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Ancient Horrors, Abandoned Mines, and Unfathomable Secrets: A Ghost & Scholars Book of Folk Horror, edited by Rosemary Pardoe

Tuesday, October 23rd, 2018 | Posted by Mario Guslandi

A Ghosts & Scholars Book of Folk HorrorArguably the major living expert on the body of work of Rev. Montague Rhodes James, the cult British author of classical “ghost” stories, Rosemary Pardoe has been the editor of the journals Ghosts & Scholars, The Ghosts & Scholars MR James Newsletter, and the three volumes of the anthology series The Ghost & Scholars Book of Shadow (Sarob Press).

Here’s yet another short story anthology by Pardoe, entitled A Ghosts & Scholars Book of Folk Horror.

Traditional folklore is the basis not only for a good portion of Jamesian stories, but of classic British horror in general, so the new anthology is consistent with Pardoe’s previous work in this area. It assembles seventeen tales, ten of which are reprinted from the journals mentioned above, and seven which are original to this anthology.

Let me tell you right away that, not surprisingly, the best contributions are to be found among the reprints, first of all the outstanding “Meeting Mr. Ketchum” by Michael Chislett. This superb, creepy tale, perfectly in keeping with the anthology’s theme, depicts how ancient horrors come back to terrify a couple of accidental tourists exploring a desolate landscape.

Other excellent offerings include “Where are the Bones..?” by Jacqueline Simpson, a delightful story featuring MR James himself, in which old legends cast a dark shadow on an innocent boy, and” The Walls” by Terry Lamsley, a very unusual tale of supernatural horror, describing the eerie trip taken by two men to find a friend lost in a deserted area near abandoned lead mines that hide unfathomable secrets. Lamsley’s recent disappearance from the British horror scene is still sorely lamented.

The book features also some very conventional yet effective ghost stories such as CE Ward’s “The Spinney” and Kay Fletcher’s “The Peewold Amphisbaena,” both quite enjoyable and well worth reading. The same applies to “Loreley” by Carol Tyrrell, an offbeat tale portraying a case of unconventional vampirism.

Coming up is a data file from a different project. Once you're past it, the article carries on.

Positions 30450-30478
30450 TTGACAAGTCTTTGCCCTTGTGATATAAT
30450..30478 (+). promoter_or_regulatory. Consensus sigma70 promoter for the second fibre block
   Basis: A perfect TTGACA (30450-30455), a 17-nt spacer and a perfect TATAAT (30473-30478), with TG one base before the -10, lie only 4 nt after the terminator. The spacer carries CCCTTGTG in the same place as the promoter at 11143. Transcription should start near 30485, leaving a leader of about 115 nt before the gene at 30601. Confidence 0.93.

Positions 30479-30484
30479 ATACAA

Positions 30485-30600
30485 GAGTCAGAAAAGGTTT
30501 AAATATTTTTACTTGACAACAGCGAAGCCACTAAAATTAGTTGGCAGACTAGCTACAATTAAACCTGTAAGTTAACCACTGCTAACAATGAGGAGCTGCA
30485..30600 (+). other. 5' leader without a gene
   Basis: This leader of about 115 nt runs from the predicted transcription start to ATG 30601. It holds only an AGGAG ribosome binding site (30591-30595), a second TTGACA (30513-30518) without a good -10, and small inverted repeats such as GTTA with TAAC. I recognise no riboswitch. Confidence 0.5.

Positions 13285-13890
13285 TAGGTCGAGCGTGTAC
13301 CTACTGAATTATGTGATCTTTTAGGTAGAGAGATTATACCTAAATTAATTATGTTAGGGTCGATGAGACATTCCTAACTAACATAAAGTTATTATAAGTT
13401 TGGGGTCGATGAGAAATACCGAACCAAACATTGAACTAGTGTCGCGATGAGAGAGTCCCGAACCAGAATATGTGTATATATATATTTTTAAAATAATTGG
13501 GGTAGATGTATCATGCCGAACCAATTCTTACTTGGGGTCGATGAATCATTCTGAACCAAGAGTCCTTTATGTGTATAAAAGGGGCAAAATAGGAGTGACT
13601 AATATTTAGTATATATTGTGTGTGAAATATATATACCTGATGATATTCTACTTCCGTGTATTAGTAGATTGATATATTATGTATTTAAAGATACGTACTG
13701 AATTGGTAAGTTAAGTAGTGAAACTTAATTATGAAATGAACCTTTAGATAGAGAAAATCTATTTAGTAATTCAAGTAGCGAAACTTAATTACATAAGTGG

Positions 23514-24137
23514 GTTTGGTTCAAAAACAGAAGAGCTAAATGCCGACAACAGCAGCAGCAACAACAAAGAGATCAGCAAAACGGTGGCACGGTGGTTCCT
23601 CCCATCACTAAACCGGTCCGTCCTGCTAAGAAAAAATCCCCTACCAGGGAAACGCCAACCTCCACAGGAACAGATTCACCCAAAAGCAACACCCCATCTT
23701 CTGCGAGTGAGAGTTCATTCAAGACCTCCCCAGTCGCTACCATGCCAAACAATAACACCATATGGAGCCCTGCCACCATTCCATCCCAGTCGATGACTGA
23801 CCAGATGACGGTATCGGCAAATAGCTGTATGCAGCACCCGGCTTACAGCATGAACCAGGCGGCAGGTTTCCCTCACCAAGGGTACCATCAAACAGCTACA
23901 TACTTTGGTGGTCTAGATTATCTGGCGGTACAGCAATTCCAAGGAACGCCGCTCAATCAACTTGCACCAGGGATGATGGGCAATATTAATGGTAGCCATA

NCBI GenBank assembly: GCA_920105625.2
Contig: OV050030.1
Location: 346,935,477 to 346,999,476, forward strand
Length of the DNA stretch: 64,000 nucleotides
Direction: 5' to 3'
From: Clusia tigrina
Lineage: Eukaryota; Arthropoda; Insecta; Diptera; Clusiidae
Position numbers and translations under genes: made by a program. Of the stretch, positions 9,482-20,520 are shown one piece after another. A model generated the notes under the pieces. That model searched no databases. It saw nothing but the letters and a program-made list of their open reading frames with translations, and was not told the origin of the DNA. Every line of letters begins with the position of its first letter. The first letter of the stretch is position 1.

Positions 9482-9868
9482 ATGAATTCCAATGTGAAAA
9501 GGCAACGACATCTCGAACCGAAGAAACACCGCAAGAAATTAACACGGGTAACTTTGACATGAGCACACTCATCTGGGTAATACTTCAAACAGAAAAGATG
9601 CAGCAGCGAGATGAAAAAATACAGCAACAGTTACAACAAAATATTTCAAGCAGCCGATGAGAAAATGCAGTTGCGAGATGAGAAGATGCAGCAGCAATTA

Among the new stories, I’d like to mention three: Helen Grant’s “The Valley of Achor,” an atmospheric, grim tale about the unlucky fate of a researcher probing the secrets of an ancient crain lost in the middle of a Scottish glen; David A Sutton’s “The Dew-Shadows,” a solid story of exotic horror in which Greek folklore provides the explanation for the mysterious deaths of some scholars; and SA Rennie’s “Out of the Water, Out of the Ground,” a predictable but entertaining piece with a Lovecraftian taste.

The other contributors are Chico Kidd, Ramsey Campbell, Philip Thompson, Geoffrey Warburton, Gail-Nina Anderson, Tom Johnstone, Christopher Harman and John Lewellyn Probert.

The book is beautifully produced by the always dependable, excellent Sarob Press. The cover is by Paul Lowe. Order copies here.


Mario Guslandi was born in Milan, Italy, where he currently lives. He became addicted to horror and supernatural fiction (too) many years ago, after accidentally reading a reprint anthology of stories by MR James, JS Le Fanu, Arthur Machen etc. Most likely the only Italian who regularly reads (and reviews) dark fiction in English, he has contributed over the years to various genre websites such as Horrorworld, Hellnotes, The British Fantasy Society, The Agony Column and many more. His previous review for us was of Simon Strantzas’ Nothing is Everything.

3 Comments »

  1. There’s plenty of bad and over-the-top horro covers out there, but this has got to be one of the most un-scary covers I’ve ever seen for a horror book. It ranks up there with the Stay Puft Marshmallow Man.

    Comment by James McGlothlin - October 23, 2018 4:41 pm

  2. You have a point there. I seldom make comments about the cover, but I agree that this one is not particularly good and certainly not up to the usual standard of Paul Lowe’s artwork

    Comment by Mario Guslandi - October 24, 2018 4:20 am

  3. I like the cover. It’s understated as with much of MR James’ work and it recalls the chalk hillside figures in the English countryside.

    Comment by gbsteve - October 24, 2018 11:46 am


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